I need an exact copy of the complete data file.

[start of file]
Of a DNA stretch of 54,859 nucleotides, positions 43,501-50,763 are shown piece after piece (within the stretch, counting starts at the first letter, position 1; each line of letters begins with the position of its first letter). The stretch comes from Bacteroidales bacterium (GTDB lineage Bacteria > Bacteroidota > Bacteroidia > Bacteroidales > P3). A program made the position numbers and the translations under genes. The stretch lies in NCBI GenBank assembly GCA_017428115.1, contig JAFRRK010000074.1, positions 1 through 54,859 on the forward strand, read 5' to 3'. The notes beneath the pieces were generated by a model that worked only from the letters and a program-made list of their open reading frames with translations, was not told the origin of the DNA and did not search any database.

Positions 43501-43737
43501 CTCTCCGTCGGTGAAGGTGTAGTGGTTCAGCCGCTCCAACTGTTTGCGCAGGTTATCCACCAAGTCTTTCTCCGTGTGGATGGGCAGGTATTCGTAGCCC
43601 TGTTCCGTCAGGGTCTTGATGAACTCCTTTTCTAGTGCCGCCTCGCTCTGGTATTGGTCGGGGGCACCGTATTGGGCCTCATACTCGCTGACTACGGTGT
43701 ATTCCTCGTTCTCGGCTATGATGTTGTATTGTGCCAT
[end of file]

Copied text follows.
Of a DNA stretch of 54,859 nucleotides, positions 43,501-50,763 are shown piece after piece (within the stretch, counting starts at the first letter, position 1; each line of letters begins with the position of its first letter). The stretch comes from Bacteroidales bacterium (GTDB lineage Bacteria > Bacteroidota > Bacteroidia > Bacteroidales > P3). A program made the position numbers and the translations under genes. The stretch lies in NCBI GenBank assembly GCA_017428115.1, contig JAFRRK010000074.1, positions 1 through 54,859 on the forward strand, read 5' to 3'. The notes beneath the pieces were generated by a model that worked only from the letters and a program-made list of their open reading frames with translations, was not told the origin of the DNA and did not search any database.

Positions 43501-43737
43501 CTCTCCGTCGGTGAAGGTGTAGTGGTTCAGCCGCTCCAACTGTTTGCGCAGGTTATCCACCAAGTCTTTCTCCGTGTGGATGGGCAGGTATTCGTAGCCC
43601 TGTTCCGTCAGGGTCTTGATGAACTCCTTTTCTAGTGCCGCCTCGCTCTGGTATTGGTCGGGGGCACCGTATTGGGCCTCATACTCGCTGACTACGGTGT
43701 ATTCCTCGTTCTCGGCTATGATGTTGTATTGTGCCAT